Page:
Very well written and describes what is happening very well. Sadly, I pulled the video of my attempts since I tired of the personal attacks. The foolproof way I found to stop the tipping was to use the Sidekick AMA. You don't need to have it deployed nor do you even need to use both floats. The mounting cross bar gives you something to hang on to as you pull yourself up and roll into the cockpit and the float arrests the evil kayak rollover. You only need the float on the side you are boarding. Deflated, it compacts very well and it only takes a few breaths to inflate and it quickly snaps into place. If you store it deflated, just be sure to secure it just like anything else you carry.


Thanks for the response. I hope any narrow minded attacks were few. From what I saw you got mostly real world based kudos.

We're going back to Haag Lake Thursday for another, maybe last this summer, nice weather venture. At the end of the day we're gonna try anchoring the paddle/float arraingment at the top using a loop underneath with a trailing stirrup. I don't have an inflatable PFD yet but if need be I may take off the PFD to try a smoother form to move up and over. We'll see.


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PostPosted: Tue Sep 17, 2013 10:29 pm 
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Chaz wrote:
I pulled the video of my attempts since I tired of the personal attacks.
Chaz, put your video back up! It has great instructional value, promotes safety and IMO may help save someone. I don't think anybody meant their opinion as a personal attack, rather a point of view. Regardless, your video demonstrates various techniques and spurs users to learn how to do this rather than assume they can do it -- vital information!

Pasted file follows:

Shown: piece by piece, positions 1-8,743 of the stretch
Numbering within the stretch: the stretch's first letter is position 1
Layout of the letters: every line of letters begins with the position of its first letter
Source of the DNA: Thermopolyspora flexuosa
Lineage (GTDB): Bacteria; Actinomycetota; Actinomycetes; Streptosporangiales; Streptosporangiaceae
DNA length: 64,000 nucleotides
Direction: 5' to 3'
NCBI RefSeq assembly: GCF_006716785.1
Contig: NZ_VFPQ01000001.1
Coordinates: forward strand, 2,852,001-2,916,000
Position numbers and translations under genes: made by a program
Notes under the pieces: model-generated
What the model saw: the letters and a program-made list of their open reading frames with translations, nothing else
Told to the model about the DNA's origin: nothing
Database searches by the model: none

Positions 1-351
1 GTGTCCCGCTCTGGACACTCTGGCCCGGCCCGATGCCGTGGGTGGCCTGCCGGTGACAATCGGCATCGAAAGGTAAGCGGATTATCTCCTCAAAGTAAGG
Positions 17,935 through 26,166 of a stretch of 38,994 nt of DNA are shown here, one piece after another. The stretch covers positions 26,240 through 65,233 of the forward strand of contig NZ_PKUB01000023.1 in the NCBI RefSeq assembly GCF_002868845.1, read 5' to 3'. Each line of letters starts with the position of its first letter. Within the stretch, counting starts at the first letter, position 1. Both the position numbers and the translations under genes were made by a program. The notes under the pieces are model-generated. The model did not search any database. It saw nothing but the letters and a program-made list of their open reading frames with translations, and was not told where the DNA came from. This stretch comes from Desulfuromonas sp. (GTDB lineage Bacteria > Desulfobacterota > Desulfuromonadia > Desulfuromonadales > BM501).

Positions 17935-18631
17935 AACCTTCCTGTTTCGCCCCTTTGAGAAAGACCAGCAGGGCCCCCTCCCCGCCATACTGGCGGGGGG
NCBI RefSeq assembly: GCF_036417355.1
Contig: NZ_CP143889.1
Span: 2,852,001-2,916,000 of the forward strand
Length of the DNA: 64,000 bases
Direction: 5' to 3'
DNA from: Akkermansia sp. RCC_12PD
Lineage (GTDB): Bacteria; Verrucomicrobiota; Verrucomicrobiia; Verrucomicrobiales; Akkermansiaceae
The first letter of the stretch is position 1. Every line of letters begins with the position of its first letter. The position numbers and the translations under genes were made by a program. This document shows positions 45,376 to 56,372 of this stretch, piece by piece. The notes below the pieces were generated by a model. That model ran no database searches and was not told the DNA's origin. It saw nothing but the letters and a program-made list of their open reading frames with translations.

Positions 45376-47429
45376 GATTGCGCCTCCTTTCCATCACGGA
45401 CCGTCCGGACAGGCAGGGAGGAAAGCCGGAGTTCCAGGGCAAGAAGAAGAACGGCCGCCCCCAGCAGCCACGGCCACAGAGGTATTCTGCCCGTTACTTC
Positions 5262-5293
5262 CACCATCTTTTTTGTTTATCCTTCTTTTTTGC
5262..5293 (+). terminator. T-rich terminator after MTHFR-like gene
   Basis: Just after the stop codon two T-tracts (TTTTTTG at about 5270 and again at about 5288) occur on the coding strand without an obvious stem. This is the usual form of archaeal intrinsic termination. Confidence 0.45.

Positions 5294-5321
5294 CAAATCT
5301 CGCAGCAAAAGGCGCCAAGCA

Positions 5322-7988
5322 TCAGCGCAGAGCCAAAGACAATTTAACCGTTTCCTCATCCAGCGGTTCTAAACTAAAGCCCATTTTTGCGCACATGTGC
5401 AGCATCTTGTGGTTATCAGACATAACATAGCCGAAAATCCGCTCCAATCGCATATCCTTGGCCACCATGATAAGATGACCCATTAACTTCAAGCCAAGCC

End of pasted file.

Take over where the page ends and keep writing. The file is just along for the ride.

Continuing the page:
Joel_T wrote:
At the end of the day we're gonna try anchoring the paddle/float arraingment at the top using a loop underneath with a trailing stirrup. I don't have an inflatable PFD yet but if need be I may take off the PFD to try a smoother form to move up and over. We'll see.
A friend gave a little demo at the lake the other day on a similar arrangement. Worked out pretty well. Here are a few pics of his rig if it helps:

1. Loop over the paddle, far side
Image

2. loop over the paddle near side w/ stirrup attached that also serves as tensioner for the paddle when stepped in.
Image

3. Climbing aboard.
Image

He has apparently since developed a faster method to secure the paddle (necessary in colder water), but we'll have to wait to see if he makes it back to the lake while the water is still warm enough for another demo! :D

Good luck Thursday -- take some pics and let us know how it went, along with your suggestions! 8)


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PostPosted: Wed Sep 18, 2013 8:37 am